The Peachy Pixel

Advice for a happy indoor, outdoor life.

Pork Udon

Usually I like to share recipes that are quick and simple, because those are the ones I typically use and because those are the ones that tend to be the most useful for others. That being said, today I'm sharing one which is much more involved than usual. It is not a good candidate for last minute cooking. Honestly, it's probably best reserved for a time when you've cooked a big piece of meat for another meal and happen to have some leftover. If you can find the time and patience to make it though, it's so good!

A few nights ago, I cooked a Boston Butt for the first time. It was a big 5lb piece of meat with a bone. It took all day to cook, but it was delicious. Even feeding a group of people, about half of it was left at the end of the night. That's a lot of meat, and I wanted to find something yummier than just cutting it up to put on sandwiches. So I decided to try my hand at making pork udon from scratch. This was my first time making it, and it turned out so well that it will definitely not be the last. I'll divide the recipe into parts for simplicity.


-large piece of meat with bone ( I think that this could be anything, the leftovers of a whole chicken, a piece of beef, ect. I used the leftovers of a Boston Butt)

-salt & pepper (include other seasonings based on your preferences. I added some sriracha.)

-Veggies (These are to flavor the broth. I used celery, carrots, mushrooms, white onion and green onion)

-Cooked udon noodles (these can be homemade or prepackaged.)

-Egg (optional)

Pork Udon - The Peachy Pixel

Making the broth:

1. Place the meat in a big pan. Add in vegetables and seasoning. Add enough water to fully cover the meat. Bring to a boil and immediately reduce heat to a simmer. Keep the pot uncovered, stirring occasionally. Do this for a minimum of 4 hours. The longer you cook it, the stronger the flavor will be. 

2.At this point you can choose to strain the broth, separating the liquids from the solid foods. Some people don't like the texture of the vegetables after they've been cooked for so long. If you do choose to strain it, pick out the pieces of meat that you want to keep, and get rid of anything that you don't. At the end of this process, in one form or another you should have broth and meat.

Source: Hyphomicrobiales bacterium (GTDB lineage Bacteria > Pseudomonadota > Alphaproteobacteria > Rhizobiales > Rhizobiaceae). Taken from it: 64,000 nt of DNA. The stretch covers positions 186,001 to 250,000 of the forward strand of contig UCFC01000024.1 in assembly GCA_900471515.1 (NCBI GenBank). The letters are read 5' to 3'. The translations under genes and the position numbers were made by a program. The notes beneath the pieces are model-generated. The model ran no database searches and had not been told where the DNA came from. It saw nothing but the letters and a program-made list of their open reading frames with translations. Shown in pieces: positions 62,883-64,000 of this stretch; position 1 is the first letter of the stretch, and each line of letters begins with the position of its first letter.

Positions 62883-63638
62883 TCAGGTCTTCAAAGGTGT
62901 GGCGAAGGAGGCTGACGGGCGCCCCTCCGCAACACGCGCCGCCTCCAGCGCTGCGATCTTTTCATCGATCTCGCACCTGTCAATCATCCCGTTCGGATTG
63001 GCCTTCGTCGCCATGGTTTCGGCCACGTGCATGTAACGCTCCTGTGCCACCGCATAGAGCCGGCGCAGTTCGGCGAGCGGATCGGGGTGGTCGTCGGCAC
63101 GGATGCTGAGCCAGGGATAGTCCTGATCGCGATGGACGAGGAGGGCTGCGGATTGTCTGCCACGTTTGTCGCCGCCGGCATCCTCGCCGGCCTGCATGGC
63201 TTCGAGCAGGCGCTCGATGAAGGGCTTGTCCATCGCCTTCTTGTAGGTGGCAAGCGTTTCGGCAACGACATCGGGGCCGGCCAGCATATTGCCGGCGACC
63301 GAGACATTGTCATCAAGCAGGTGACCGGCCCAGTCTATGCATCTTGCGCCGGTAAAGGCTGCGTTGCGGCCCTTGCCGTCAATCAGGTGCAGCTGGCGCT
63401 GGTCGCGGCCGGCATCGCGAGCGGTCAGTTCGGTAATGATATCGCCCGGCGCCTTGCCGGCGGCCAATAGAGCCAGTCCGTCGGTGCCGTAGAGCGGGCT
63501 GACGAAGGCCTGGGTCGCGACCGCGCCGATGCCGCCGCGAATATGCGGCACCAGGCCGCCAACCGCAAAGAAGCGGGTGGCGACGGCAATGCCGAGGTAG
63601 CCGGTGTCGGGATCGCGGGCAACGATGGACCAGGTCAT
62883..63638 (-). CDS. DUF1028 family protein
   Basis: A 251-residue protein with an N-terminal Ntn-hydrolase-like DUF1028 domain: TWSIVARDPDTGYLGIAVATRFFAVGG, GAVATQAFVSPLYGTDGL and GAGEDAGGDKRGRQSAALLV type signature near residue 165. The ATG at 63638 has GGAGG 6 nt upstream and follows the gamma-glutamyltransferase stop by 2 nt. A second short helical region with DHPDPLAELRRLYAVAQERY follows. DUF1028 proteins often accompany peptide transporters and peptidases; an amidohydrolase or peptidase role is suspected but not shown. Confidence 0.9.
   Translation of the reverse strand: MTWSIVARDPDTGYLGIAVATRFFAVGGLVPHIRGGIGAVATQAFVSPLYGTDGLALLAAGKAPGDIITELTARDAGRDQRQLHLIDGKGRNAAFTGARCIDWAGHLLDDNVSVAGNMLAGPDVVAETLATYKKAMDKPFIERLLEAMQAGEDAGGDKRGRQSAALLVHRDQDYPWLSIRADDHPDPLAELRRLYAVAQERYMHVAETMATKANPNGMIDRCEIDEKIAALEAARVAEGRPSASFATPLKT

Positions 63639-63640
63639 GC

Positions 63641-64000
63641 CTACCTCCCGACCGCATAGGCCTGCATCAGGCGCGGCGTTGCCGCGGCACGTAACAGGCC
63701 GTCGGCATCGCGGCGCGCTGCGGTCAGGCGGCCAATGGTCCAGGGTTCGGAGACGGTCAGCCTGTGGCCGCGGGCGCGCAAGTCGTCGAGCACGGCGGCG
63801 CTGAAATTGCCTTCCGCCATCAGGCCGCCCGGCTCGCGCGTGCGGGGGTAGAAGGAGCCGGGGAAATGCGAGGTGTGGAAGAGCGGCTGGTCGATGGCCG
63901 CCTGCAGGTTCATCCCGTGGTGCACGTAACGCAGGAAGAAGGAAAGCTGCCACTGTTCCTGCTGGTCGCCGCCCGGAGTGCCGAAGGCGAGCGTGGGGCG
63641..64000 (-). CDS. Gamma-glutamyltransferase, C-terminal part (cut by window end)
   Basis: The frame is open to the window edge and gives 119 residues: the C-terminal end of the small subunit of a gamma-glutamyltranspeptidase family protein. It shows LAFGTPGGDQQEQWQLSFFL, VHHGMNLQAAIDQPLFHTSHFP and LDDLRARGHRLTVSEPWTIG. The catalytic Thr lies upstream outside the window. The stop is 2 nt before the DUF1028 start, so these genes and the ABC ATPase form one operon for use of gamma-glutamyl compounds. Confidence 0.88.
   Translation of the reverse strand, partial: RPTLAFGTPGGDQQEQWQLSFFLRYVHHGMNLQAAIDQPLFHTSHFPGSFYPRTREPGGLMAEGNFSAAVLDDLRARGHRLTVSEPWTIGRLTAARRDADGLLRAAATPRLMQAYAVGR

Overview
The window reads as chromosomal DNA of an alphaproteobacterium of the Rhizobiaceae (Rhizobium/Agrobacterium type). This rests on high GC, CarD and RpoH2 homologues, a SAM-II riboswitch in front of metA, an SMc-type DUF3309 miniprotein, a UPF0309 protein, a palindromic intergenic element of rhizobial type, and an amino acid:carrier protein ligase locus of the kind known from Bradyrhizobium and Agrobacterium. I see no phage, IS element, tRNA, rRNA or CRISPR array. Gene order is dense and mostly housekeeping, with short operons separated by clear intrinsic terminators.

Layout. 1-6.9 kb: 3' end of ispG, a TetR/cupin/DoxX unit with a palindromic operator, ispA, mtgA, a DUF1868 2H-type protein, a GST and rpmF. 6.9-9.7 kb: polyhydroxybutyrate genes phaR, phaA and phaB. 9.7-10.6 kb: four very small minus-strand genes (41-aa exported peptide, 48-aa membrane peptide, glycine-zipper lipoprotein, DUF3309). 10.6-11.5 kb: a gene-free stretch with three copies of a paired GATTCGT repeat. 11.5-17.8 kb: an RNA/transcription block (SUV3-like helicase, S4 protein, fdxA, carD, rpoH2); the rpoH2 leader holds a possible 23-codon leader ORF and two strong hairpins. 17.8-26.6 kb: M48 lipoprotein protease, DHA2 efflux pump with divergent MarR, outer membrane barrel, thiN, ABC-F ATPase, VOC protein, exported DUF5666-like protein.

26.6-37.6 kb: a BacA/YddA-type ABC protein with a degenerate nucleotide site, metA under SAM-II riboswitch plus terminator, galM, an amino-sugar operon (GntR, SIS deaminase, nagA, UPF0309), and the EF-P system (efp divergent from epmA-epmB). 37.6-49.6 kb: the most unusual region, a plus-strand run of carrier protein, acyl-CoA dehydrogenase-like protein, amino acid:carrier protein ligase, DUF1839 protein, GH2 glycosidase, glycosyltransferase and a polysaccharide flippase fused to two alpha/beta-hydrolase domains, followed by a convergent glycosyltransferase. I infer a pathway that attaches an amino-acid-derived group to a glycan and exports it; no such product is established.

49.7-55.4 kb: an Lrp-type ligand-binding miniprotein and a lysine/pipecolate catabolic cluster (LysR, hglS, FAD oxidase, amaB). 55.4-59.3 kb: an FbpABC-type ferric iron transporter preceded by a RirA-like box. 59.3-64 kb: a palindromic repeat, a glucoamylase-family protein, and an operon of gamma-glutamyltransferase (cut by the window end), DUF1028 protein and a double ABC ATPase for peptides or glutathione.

This process made enough broth for about 6 portions worth. I froze what I didn't use. 

Pork Udon - The Peachy Pixel

Making a half-boiled egg for the udon: (optional)

1.Fill a pan half full with water. Bring it to a boil. Using tongs, place an egg in the boilding water. Let it boil for 6 minutes. Move them into icy water to cool. Once cool, peel off the shell. If done correctly, the white should be fully cooked and the yolk should be slightly runny. 

Making the udon:

1. If you are adding any veggies to your udon, prepare them. Your noodles should be cooked and ready to go. 

2. Add noodles, veggies, meat and broth to a pan over medium heat. You can add any additional seasonings you want now. Once it starts to bubble and all the ingredients are fully mixed and warmed, add your egg half boiled egg.

3. It's ready to eat! 

Pork Udon - The Peachy Pixel

I was a little nervous to make such a complicated meal, but I was so happy with how it turned out. I will definitely be doing it again soon. The best part is that I have enough leftover broth to make this meal several times without having to do the whole process over.